Review: Elizabeth Olsen shines 'Romeo and Juliet'

This photo released by The Publicity Office shows, from left, Elizabeth Olsen and Julian Cihi in a scene from Shakespeare’s "Romeo & Juliet," currently performing off-Broadway at Classic Stage Company in New York. (AP Photo/The Publicity Office, Joan Marcus)

NEW YORK (AP) — William Shakespeare's romantic tragedy "Romeo an d Juliet" easily lends itself to modern interpretations, with its ageless story of young lovers forever trapped in their cycle of doom.

Classic Stage Company is presenting an energetic contemporary version, directed by Tea Alagic and starring Elizabeth Olsen and Julian Cihi as the heedless couple that opened off-Broadway Wednesday night.

Alagic spices up the story of two feuding families with Spanish interjections, dynamically choreographed fight scenes, and a flamboyant performance by Daphne Rubin-Vega, who comically portrays the Nurse as a flouncing Latina spitfire in huge platform shoes. Minimal set, moody music and stark lighting heighten the tension and sense of foreboding.

Olsen shines brightly as a fresh, mercurial Juliet, by turns spunky and then earnest as she plots to deceive her parents and be with Romeo. Cihi conveys an appealing naivete and lithe, sensuous grace, although his Romeo is occasionally bland. For some reason, there's no balcony in their famous balcony scene, and Romeo runs around the invisible garden several times, but the pair remain convincing in their youthful, impetuous passion.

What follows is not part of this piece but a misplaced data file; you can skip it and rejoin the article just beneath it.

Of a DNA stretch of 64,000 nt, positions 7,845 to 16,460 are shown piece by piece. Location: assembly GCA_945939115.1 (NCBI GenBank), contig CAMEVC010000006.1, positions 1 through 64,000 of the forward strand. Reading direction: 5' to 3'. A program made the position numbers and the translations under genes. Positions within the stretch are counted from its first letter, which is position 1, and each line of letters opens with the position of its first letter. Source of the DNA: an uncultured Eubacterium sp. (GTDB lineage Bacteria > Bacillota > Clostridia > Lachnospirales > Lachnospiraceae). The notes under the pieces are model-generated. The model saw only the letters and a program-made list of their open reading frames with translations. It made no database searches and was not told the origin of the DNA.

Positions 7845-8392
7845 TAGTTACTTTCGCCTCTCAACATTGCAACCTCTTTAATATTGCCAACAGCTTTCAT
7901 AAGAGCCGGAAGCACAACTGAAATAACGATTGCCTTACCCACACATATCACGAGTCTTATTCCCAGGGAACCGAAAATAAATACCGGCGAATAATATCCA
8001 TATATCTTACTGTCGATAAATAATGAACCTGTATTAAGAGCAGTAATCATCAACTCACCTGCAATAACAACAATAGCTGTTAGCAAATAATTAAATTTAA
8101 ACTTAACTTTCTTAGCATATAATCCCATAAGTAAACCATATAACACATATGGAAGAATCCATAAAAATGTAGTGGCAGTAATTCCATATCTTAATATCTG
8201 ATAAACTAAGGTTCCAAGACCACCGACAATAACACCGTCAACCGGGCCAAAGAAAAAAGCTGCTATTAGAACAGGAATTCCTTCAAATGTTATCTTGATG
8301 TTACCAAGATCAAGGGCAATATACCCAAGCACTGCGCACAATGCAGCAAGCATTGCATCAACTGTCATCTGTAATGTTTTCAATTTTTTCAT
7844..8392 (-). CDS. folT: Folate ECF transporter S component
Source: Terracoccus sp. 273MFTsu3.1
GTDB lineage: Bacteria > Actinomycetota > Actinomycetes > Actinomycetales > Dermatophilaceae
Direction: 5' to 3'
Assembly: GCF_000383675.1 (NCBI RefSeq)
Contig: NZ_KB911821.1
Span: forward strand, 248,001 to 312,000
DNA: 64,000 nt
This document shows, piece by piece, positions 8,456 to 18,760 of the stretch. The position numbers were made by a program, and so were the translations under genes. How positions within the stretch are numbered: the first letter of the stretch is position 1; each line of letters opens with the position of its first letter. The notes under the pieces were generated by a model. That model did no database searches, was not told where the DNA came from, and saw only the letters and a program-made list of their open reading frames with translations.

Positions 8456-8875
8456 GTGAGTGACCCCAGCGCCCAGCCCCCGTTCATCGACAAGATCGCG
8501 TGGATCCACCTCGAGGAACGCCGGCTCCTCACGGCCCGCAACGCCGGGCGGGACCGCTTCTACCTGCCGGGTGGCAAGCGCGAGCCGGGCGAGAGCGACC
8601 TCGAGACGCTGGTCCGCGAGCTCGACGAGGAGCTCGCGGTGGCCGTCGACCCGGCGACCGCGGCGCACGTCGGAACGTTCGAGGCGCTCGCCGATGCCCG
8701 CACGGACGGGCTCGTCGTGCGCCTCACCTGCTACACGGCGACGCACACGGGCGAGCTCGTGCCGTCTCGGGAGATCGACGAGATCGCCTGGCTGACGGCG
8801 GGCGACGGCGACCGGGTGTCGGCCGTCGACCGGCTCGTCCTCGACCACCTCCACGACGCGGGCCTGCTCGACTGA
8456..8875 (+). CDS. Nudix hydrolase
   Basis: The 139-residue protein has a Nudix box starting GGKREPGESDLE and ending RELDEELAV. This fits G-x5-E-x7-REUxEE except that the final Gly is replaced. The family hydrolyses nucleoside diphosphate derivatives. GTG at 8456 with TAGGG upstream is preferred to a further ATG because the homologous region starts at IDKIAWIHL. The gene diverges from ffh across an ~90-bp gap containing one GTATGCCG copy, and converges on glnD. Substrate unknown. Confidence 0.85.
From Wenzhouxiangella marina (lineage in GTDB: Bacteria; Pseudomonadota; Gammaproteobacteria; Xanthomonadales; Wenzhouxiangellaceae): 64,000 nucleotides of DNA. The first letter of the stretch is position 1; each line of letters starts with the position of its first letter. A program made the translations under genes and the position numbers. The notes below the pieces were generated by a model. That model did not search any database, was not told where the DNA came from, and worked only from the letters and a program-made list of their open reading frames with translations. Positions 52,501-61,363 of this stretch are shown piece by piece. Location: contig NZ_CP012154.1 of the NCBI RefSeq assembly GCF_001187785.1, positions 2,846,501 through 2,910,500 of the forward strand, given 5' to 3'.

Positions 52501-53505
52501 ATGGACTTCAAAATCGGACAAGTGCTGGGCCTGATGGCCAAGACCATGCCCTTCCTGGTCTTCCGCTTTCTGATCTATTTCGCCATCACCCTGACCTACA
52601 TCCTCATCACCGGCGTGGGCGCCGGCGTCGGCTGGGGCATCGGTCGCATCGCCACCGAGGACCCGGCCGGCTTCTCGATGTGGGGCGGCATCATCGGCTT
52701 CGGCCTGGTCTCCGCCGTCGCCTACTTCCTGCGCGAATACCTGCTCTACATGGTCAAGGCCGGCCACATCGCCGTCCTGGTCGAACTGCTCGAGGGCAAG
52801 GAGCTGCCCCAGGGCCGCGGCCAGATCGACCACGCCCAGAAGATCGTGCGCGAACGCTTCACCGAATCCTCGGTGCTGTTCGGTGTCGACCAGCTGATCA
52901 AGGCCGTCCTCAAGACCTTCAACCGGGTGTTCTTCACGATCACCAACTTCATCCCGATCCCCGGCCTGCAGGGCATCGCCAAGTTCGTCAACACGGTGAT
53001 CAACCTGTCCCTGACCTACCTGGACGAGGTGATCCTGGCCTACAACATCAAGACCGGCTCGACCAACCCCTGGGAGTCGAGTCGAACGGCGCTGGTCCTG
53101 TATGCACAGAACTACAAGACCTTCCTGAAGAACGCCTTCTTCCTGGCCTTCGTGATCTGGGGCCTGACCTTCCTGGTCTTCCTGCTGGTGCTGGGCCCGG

Other standouts among the talented supporting cast include Daniel Davis as Friar Laurence, at first benignly confident and then mournfully regretful when his plot goes tragically awry. T.R. Knight gives an impish, bad-boy energy to Mercutio, and David Garrison is thoroughly bullying as the unpleasant Lord Capulet.

Alagic sometimes lets the action overshadow the dialogue, as when tattooed, bare-chested antagonists prowl menacingly around one another in the testosterone-laden fight scenes. Some actors let their dialogue quickly tumble out, which conveys their characters' recklessness but clouds the poetry of the text. Most jarringly, Romeo wears a huge Winnie the Pooh head at the masked ball when he first meets Juliet.

Although we don't see a traditional "fair Verona" onstage, we still experience the tragic waste of young lives in this spirited remake.